Despite the fact that the DOL says it will no longer enforce the fiduciary rule in any capacity, those in the industry say that firms should not abandon their fiduciary rule compliance. The reason why is that despite all the momentum against the rule, it is still not officially gone. That means the DOL could change course and decide to enforce the rule at any time, giving no comfort about getting rid of fiduciary rule compliance for firms.
FINSUM: So our view is that the whole fiduciary rule playing field is more uncertain after this court ruling. The SEC could still be dissuaded from proposing a new rule, and the current rule could still hold up in court, with both possibilities completely changing the picture.
The Dow has not been doing so well lately. Last week it dropped to its lowest level of the year, declining further than in its worst bout of volatility in February. The reasons why are becoming harder to explain with every day of losses. While isolated flare ups used to be explained away, the situation is growing more complicated for investors. A growing risk of tech regulation, a looming trade war, higher interest rates—all are weighing on stocks. That makes the markets much more complicated and hazardous for investors, and it has become commensurately harder to make good decisions.
FINSUM: The market seems to be in a very treacherous period. Its failure to regain momentum after the fall in February seems ominous to us, and we do not see a clear end in sight.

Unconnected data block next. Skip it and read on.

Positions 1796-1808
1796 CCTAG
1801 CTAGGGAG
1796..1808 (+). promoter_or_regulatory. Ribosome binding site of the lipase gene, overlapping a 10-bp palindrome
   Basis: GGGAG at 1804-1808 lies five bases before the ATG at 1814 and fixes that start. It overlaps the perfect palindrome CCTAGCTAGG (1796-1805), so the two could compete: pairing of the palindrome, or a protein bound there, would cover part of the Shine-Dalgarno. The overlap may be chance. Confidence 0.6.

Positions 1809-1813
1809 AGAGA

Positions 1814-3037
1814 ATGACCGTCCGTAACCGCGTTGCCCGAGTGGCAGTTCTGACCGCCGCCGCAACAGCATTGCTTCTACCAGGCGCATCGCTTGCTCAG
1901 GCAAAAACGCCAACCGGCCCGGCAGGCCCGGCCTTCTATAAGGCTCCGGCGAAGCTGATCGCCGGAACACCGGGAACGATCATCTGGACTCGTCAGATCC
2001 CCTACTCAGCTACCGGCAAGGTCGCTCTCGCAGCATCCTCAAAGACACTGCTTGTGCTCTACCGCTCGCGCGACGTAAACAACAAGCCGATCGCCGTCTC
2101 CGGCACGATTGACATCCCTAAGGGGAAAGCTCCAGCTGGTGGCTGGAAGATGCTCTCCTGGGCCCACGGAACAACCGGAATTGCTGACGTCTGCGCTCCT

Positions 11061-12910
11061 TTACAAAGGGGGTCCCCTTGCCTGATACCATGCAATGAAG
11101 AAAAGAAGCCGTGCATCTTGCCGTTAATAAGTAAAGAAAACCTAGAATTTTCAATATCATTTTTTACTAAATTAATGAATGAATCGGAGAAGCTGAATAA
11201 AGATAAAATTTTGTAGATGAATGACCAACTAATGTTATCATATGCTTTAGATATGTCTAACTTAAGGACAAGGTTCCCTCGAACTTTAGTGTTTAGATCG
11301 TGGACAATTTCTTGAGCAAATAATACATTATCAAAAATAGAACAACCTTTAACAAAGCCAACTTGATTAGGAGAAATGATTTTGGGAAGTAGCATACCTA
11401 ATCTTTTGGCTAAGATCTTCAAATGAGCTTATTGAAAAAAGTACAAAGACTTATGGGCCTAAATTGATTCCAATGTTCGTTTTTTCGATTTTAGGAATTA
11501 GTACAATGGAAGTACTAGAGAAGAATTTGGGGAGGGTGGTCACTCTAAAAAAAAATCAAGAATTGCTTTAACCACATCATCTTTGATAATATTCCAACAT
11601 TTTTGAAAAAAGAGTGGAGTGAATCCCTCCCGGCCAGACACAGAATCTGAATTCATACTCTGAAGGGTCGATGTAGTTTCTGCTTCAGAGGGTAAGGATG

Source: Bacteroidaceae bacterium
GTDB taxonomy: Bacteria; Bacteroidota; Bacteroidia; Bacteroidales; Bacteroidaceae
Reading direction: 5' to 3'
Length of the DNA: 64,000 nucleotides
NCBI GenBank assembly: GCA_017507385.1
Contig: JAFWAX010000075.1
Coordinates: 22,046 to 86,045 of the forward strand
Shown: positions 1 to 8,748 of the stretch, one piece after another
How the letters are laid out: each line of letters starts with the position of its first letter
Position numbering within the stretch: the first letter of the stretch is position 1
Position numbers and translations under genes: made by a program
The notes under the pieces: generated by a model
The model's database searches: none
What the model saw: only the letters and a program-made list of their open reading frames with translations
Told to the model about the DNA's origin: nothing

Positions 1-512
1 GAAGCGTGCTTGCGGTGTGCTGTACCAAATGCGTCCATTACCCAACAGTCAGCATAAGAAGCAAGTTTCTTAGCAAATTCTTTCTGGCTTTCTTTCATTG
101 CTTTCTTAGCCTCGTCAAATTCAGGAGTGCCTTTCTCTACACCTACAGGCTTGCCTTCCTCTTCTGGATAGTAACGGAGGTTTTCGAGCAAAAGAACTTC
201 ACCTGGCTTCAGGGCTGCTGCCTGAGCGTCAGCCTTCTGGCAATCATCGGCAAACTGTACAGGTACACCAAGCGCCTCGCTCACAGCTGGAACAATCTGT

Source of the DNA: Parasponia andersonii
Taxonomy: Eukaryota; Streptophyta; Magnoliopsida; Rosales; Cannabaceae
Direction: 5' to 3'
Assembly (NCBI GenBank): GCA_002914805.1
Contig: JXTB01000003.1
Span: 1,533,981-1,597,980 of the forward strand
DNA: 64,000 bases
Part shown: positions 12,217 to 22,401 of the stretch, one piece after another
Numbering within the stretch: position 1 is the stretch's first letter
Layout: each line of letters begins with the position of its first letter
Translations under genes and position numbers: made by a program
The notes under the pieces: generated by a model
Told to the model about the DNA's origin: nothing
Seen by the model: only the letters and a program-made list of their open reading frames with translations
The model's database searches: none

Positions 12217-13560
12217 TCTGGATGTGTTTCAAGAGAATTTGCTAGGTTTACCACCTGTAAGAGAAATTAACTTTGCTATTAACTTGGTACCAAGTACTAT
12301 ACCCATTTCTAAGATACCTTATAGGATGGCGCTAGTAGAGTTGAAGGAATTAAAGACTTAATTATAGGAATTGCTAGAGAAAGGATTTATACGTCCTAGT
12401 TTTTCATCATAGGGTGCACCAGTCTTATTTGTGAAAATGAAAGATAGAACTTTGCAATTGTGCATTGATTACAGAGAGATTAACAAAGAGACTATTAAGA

Goldman Sachs has been working hard to build up its advisor business. While the firm already has very strong revenue per advisor, it is trying to build up its advisor base and boost its securities lending business. However, it has a problem—many of it advisors are jumping ship. Goldman used to be a place where advisors stuck around for years, but in the last 12 months no less than five big, high quality teams have left the firm. Two have gone to other wirehouses, three became independent. Those in the industry say more are likely to leave.
FINSUM: It looks like Goldman is experiencing the same issues as everyone else.
Facebook has been going through a lot of turmoil lately. CEO Mark Zuckerberg is under fire, and the company is currently embattled over data leaks, especially related the Cambridge Analytica debacle. A majority of Facebook users now say they don’t trust Facebook with their data. Because of all this turmoil, however, Facebook’s shares now look like a bargain, says Barron’s. Three year ago the company’s p/e ratio traded at a 140% premium to the S&P 500. Now it down to just 30%, even though its revenues are growing 5x as fast as the market and its profit margins are 3x average. Barron’s argues that if you view Facebook as a “sin stock”, more like a cigarette company than a tech titan, then its return profile could prove very strong.
FINSUM: A lot of sin stocks, such as tobacco companies, have done very well despite public scorn. We think this current bout of anger will likely blow over and the company will return to delivering excellent earnings.
While all the current political anxiety seems to be centered around the midterm elections and what future that may hold for Republicans, the real trouble could be for Trump in 2020, says Bloomberg. According to economists, all signs are pointing to a recession in 2020. While the current tax cuts and fiscal stimulus will insulate the economy this year and next, “Fading fiscal stimulus, higher and rising interest rates, and cresting world demand could leave the economy vulnerable to a contraction -- just in time for the presidential campaign”, says Bloomberg.
FINSUM: A recession starting in the year of reelection would not be good for an incumbent president, and the timelines do seem to make sense.